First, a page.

31 May 2018

Meet the ComputerTalk Team: Georgia Coward

Written by Martin Borowski, Posted in ComputerTalk

 

Name: Georgia Coward

Function: People Functions

Education: BA English - University of Western Ontario; HRM Post-Graduate Certificate - George Brown College; CHRP - Human Resources Professionals Association



What do you do here?

I am the People Function Lead, which means that I am customer service for all the employees. I do your traditional HR stuff, such as full-cycle recruiting (from campus recruiting to experienced hires), health and safety compliance, benefits and retirement administration, staff performance reviews and profiles, compensations and total rewards (market data, pay scales), planning social events, and a many other ad hoc projects.

What do you like about your role?

I like the variety. If I'm overwhelmed or can't do something right away, I can switch to something else. Being able to work between 5 or 6 different problems or projects works for me as I don't have the patience to work on one task at a time. As well, I like the autonomy. I don’t need to go to Blair [ComputerTalk's Chief of Staff] every 30 seconds to ask if my work is okay for approval because that would slow everything down. She trusts me and lets me run with things, but is always there for support. I talk to a lot of my other friends who work in HR and they are assigned to 4 or 5 tasks for the whole year. They must go to their manager with every draft to get approval, which I couldn't imagine for myself.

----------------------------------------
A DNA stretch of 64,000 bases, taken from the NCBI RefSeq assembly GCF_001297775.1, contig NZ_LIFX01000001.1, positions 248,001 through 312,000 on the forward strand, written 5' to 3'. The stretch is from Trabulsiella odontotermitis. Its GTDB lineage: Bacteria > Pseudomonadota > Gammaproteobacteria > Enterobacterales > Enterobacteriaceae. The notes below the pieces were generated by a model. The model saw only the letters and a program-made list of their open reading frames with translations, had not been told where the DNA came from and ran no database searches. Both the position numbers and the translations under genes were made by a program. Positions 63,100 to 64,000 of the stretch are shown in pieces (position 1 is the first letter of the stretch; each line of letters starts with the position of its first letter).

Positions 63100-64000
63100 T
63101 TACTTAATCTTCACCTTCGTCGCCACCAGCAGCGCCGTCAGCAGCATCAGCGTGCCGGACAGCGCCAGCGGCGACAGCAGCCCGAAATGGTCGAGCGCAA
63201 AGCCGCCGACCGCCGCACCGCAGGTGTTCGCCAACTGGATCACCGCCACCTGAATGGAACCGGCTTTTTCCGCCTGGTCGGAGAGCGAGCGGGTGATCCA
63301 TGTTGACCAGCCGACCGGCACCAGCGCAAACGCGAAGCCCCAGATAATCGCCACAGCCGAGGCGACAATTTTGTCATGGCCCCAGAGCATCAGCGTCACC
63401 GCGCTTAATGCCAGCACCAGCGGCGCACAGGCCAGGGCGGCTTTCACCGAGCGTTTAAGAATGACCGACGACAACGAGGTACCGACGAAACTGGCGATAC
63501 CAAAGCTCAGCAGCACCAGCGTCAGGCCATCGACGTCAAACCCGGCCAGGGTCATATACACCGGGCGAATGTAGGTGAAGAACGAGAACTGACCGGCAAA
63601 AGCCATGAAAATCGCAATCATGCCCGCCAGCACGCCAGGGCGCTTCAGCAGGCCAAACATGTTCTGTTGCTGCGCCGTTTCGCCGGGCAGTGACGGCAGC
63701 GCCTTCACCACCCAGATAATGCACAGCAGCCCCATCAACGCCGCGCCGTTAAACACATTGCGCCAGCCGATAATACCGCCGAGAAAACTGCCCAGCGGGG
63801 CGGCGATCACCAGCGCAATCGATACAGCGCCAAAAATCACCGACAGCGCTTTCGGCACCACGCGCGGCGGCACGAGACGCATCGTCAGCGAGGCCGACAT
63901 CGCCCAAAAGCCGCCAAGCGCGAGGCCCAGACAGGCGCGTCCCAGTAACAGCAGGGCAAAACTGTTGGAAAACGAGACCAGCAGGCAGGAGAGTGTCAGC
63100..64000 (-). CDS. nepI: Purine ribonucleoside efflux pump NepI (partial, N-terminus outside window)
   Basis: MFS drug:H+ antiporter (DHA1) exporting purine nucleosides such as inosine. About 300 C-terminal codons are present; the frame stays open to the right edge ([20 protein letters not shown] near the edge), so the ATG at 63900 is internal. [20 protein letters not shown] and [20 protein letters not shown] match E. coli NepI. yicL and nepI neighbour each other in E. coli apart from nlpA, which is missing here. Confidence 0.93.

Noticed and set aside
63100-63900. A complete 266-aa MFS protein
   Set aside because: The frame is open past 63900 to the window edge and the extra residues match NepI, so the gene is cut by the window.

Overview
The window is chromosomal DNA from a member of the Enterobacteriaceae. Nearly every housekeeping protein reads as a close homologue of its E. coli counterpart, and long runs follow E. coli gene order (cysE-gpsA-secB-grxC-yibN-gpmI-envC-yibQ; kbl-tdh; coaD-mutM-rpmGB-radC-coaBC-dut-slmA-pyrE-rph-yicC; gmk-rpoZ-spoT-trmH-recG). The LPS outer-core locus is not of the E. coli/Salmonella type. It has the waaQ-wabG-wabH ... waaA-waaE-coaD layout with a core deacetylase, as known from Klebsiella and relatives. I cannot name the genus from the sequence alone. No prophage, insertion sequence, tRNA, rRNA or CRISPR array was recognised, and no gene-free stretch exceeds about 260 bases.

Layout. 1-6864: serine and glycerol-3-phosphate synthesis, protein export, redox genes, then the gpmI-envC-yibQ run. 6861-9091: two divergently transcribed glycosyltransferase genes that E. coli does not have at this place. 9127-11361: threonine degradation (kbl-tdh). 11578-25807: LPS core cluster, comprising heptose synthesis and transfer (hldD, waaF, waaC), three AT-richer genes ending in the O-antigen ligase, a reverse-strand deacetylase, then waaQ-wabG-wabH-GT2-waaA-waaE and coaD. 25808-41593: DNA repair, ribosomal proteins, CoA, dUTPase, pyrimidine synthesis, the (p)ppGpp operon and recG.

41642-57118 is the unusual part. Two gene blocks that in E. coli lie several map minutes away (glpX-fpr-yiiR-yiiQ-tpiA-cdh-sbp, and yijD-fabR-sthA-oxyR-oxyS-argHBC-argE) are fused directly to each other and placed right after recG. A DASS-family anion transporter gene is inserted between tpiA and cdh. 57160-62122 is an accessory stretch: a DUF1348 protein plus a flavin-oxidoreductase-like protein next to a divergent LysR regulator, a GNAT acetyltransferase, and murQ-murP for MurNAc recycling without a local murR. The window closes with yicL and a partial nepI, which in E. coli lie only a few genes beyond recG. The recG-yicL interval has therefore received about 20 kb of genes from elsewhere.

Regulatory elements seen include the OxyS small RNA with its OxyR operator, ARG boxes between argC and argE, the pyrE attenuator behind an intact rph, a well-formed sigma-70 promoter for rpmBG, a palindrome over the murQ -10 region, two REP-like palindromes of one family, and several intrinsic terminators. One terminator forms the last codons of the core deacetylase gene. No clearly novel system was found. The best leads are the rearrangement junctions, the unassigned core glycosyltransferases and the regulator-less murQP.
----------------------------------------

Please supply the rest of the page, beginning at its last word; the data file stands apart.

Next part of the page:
17 May 2018

How Gamification Supercharges Employee Performance in the Contact Center

Written by Danielle Wong, Posted in Contact Center, ComputerTalk, Unified Communications

First thing’s first: What is gamification?

According to Gartner, "gamification is the use of game mechanics to drive engagement in non-game business scenarios and to change behaviors in a target audience to achieve business outcomes." By applying activities and this game thinking methodology to the workplace, this can lead to greater contact center results, benefitting both employees and the organization itself. Through leaderboards, points, challenges, and incentives, gamification can help motivate and engage contact center users. For users to be successful in their role, employee motivation is a crucial component to deliver the best experience for their customers.